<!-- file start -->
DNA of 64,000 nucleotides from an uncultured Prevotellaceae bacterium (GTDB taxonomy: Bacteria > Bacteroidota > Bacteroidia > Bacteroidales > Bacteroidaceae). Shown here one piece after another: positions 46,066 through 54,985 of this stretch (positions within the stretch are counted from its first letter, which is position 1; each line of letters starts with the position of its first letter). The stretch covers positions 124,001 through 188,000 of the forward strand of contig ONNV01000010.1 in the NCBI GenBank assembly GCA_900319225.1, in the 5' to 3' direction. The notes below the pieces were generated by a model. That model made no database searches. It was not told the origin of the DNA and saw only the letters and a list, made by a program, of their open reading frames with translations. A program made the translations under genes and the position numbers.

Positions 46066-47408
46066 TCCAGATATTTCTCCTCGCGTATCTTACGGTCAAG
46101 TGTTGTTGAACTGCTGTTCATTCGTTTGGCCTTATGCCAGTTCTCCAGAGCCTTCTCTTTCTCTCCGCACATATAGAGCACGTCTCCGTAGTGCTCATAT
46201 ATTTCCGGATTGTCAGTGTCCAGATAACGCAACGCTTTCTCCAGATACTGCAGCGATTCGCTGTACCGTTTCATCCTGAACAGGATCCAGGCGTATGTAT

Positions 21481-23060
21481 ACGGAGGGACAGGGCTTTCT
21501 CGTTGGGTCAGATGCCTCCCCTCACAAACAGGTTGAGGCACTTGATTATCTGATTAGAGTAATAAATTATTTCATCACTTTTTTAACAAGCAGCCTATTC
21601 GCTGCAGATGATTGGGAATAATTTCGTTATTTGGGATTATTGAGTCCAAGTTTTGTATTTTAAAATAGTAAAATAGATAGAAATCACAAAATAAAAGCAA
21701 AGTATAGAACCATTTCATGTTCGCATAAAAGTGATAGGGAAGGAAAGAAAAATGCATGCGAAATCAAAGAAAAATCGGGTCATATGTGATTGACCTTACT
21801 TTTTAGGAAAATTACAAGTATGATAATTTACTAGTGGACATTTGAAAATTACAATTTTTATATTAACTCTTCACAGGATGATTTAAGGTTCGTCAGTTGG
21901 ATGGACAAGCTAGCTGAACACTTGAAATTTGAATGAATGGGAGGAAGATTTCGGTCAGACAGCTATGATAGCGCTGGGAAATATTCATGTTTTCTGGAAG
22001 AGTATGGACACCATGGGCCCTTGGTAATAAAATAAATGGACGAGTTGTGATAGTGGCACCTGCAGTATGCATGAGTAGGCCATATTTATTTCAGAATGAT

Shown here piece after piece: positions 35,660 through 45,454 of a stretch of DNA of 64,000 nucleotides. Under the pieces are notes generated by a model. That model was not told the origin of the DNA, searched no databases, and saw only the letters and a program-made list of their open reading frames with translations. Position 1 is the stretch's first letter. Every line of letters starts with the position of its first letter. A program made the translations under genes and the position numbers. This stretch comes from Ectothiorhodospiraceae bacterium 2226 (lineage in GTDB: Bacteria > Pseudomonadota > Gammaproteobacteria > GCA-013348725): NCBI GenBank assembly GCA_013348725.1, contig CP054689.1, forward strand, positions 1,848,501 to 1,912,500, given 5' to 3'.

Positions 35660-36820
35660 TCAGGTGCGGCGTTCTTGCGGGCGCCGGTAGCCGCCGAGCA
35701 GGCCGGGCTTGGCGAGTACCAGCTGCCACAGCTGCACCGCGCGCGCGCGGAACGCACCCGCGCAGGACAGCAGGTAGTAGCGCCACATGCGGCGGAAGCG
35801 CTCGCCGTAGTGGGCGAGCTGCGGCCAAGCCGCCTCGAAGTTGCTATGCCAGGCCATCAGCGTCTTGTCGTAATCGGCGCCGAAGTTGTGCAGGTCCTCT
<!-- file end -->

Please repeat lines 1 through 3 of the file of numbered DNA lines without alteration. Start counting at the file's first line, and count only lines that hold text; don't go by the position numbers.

DNA of 64,000 nucleotides from an uncultured Prevotellaceae bacterium (GTDB taxonomy: Bacteria > Bacteroidota > Bacteroidia > Bacteroidales > Bacteroidaceae). Shown here one piece after another: positions 46,066 through 54,985 of this stretch (positions within the stretch are counted from its first letter, which is position 1; each line of letters starts with the position of its first letter). The stretch covers positions 124,001 through 188,000 of the forward strand of contig ONNV01000010.1 in the NCBI GenBank assembly GCA_900319225.1, in the 5' to 3' direction. The notes below the pieces were generated by a model. That model made no database searches. It was not told the origin of the DNA and saw only the letters and a list, made by a program, of their open reading frames with translations. A program made the translations under genes and the position numbers.

Positions 46066-47408
46066 TCCAGATATTTCTCCTCGCGTATCTTACGGTCAAG